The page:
How popular is the baby name Silvia in the United States right now? How popular was it historically? Use the popularity graph and data table below to find out! Plus, see all the blog posts that mention the name Silvia.
The graph will take a few moments to load. (Don't worry, it shouldn't take 9 months!) If it's taking too long, try reloading the page.
Last year, the Scandinavian country of Norway (which shares a border with three other countries: Sweden, Finland, and Russia) welcomed 51,480 babies — over 25,000 girls and nearly 26,500 boys.
What were the most popular names among these babies? Nora for girls, and tie between Jakob and Noah for boys.
Here are Norway’s top 50 girl names and top 50 boy names of 2022:
Nora/Norah/Noora, 359 baby girls
Iben, 266 (tie)
Sofia/Sophia, 266 (tie)
Linnea/Linea/Linnéa, 163 (tie)
Live, 163 (tie)
Amelia, 142 (tie)
Luna, 142 (tie)
Amanda, 141 (tie)
Solveig, 141 (tie)
Hermine, 121 (3-way tie)
Signe, 121 (3-way tie)
Ylva, 121 (3-way tie) – based on the Old Norse word ulfr, meaning “wolf.”
Jakob/Jacob, 414 baby boys (tie)
Noah/Noa, 414 (tie)
Emil, 405 (tie)
Lucas/Lukas, 405 (tie)
Aksel/Axel, 321 (tie)
Theodor/Teodor, 321 (tie)
Magnus, 270 (tie)
Tobias, 270 (tie)
Mathias/Matias, 247 (tie)
Olav, 247 (tie)
Håkon/Haakon, 201 (tie)
Theo/Teo, 201 (tie)
Johan, 163 (tie)
Leon, 163 (tie)
Even, 157 (tie)
Sebastian, 157 (tie)
Vetle, 156 – based on the Old Norse word vetrliði, meaning “winter-farer,” and, by extension, “bear cub” (i.e., a bear that has lived one winter).
Jens, 144 (tie)
Markus/Marcus, 144 (tie)
Sverre, 132 – based on the Old Norse verb sverra, meaning “to spin or swirl about,” and, by extension, “troublemaker.”
The two fastest-climbing names were Birk, which rose from 70th to 37th on the boys’ list, and Hedvig, which rose from 38th to 23rd on the girls’ list.
Home to more than 5.4 million people, Norway is — at the moment — divided into 11 administrative regions, or “counties.” (The original 19 counties were reduced to 11 in 2020; the current 11 counties will be expanded to 15 in 2024.)
The top baby names within each of Norway’s 11 counties last year were…
And what about the names at the other end of the spectrum?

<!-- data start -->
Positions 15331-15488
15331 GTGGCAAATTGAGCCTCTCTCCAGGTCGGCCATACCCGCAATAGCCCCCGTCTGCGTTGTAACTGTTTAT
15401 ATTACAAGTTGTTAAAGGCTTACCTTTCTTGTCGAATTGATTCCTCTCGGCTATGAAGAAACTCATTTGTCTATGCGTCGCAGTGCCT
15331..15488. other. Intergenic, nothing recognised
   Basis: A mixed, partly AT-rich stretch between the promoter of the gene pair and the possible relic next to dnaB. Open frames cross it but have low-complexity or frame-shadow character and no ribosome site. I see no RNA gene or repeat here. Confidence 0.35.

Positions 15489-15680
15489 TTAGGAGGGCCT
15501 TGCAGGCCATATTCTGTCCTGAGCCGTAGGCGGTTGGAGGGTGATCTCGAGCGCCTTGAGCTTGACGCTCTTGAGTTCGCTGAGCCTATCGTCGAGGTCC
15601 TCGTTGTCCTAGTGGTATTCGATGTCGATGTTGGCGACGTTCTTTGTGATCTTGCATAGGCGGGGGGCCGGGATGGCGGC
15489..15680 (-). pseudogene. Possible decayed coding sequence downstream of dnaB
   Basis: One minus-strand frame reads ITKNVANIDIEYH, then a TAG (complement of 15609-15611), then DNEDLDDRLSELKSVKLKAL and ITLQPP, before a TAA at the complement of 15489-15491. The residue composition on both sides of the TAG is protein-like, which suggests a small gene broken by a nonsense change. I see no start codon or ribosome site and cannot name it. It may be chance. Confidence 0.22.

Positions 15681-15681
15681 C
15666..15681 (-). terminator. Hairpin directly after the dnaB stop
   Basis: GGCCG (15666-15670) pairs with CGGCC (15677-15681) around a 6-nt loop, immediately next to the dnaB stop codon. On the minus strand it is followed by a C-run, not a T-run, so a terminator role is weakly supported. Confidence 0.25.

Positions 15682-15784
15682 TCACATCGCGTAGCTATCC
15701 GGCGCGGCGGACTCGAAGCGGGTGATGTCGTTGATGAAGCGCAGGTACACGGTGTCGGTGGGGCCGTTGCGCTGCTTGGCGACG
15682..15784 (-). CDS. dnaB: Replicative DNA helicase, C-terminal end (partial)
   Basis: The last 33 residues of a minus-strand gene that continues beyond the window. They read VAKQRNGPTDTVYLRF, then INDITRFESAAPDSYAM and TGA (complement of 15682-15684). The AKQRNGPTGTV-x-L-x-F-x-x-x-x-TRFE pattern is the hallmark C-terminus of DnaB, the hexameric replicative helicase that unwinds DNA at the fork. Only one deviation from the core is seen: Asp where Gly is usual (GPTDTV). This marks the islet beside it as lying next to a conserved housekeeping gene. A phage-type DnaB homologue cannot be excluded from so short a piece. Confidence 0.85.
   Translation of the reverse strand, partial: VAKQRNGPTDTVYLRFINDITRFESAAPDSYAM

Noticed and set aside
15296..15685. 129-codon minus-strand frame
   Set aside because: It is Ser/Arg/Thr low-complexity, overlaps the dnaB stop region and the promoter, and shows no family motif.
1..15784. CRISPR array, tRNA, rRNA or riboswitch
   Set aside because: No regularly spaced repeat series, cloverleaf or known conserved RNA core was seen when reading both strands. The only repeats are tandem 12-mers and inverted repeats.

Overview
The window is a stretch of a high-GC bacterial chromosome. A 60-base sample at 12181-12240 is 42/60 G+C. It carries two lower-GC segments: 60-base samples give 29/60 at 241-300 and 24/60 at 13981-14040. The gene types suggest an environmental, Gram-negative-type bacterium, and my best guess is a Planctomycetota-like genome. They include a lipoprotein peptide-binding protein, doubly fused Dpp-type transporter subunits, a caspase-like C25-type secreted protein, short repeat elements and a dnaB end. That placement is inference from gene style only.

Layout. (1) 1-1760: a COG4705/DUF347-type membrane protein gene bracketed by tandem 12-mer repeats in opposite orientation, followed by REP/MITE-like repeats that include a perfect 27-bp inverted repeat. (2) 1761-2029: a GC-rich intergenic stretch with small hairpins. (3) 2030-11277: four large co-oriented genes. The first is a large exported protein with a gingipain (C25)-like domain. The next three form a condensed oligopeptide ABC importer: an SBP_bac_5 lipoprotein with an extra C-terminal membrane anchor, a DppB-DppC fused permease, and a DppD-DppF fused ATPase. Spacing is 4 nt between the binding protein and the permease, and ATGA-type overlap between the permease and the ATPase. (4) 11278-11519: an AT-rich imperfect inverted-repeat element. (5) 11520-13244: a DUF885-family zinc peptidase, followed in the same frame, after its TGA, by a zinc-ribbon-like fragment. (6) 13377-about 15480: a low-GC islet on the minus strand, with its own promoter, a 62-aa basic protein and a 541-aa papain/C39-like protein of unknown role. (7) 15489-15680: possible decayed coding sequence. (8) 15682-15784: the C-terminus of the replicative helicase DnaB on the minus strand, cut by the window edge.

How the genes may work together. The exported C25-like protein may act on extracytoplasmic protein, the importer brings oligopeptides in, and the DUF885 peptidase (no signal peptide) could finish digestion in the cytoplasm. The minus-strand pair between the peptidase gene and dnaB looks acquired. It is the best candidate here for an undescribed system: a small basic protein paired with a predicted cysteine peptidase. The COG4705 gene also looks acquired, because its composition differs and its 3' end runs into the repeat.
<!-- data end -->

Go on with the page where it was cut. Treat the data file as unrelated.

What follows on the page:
Single-use names were given to nearly 8% of the baby girls and 7% of the baby boys born in Norway last year. We don’t have access to these unique names — the country doesn’t release names given to three or fewer babies per year (due to privacy concerns) — but here’s a selection of the names given to four babies:
Looking for baby names that are associated with green — including baby names that mean “green”?
If so, you’ve come to the right place! I’ve collected dozens of options for you in this post.
Before we get to the names, though, let’s take a quick look at what the color green represents…
Symbolism of green
What does the color green signify?
In Western cultures in particular, green can be symbolic of:
The overriding association with nature is due to the abundance of green plant life on Earth. Plants contain a green pigment called chlorophyll that allows them to absorb energy from light.
The color can also be associated with safety and permission, thanks to green traffic lights (which signal when it’s safe to proceed).
Top baby names associated with green
Determining the top names in a category isn’t difficult when you’re working with an easily definable category, like PH names. When it comes to names that have a connection to the color green, however, we need to account for the fact that certain names have a stronger connection than others.
With that in mind, here are the top baby names that have an obvious association with the color green:
Now here are the same five names again, but this time around I’ve added some details (including definitions, rankings, and popularity graphs).
The word ivy refers to any of several species of climbing or ground-creeping evergreen plants in the genus Hedera. By extension, it also refers to the deep green color of ivy’s foliage.
Ivy is currently the 49th most popular girl name in the U.S.
The word jade refers to two similar-looking minerals, nephrite and jadeite, that are commonly used as gemstones. By extension, it also refers to the green color of these minerals.
Their common name can be traced back to the 16th-century Spanish term piedra de ijada, meaning “loin stone” (because the stone was thought to help cure loin and kidney ailments).
Jade is currently the 91st most popular girl name in the nation.
The word olive refers to the fruit of the olive tree (Olea europaea). By extension, it also refers to the dark yellowish-green color of unripened olive fruit. (Ripened olives are black.)
Olive is currently the 182nd most popular girl name in the U.S.
The word forest refers to a dense growth of trees and underbrush that covers a large area of land. It’s based on the Medieval Latin word foresta (or forestis).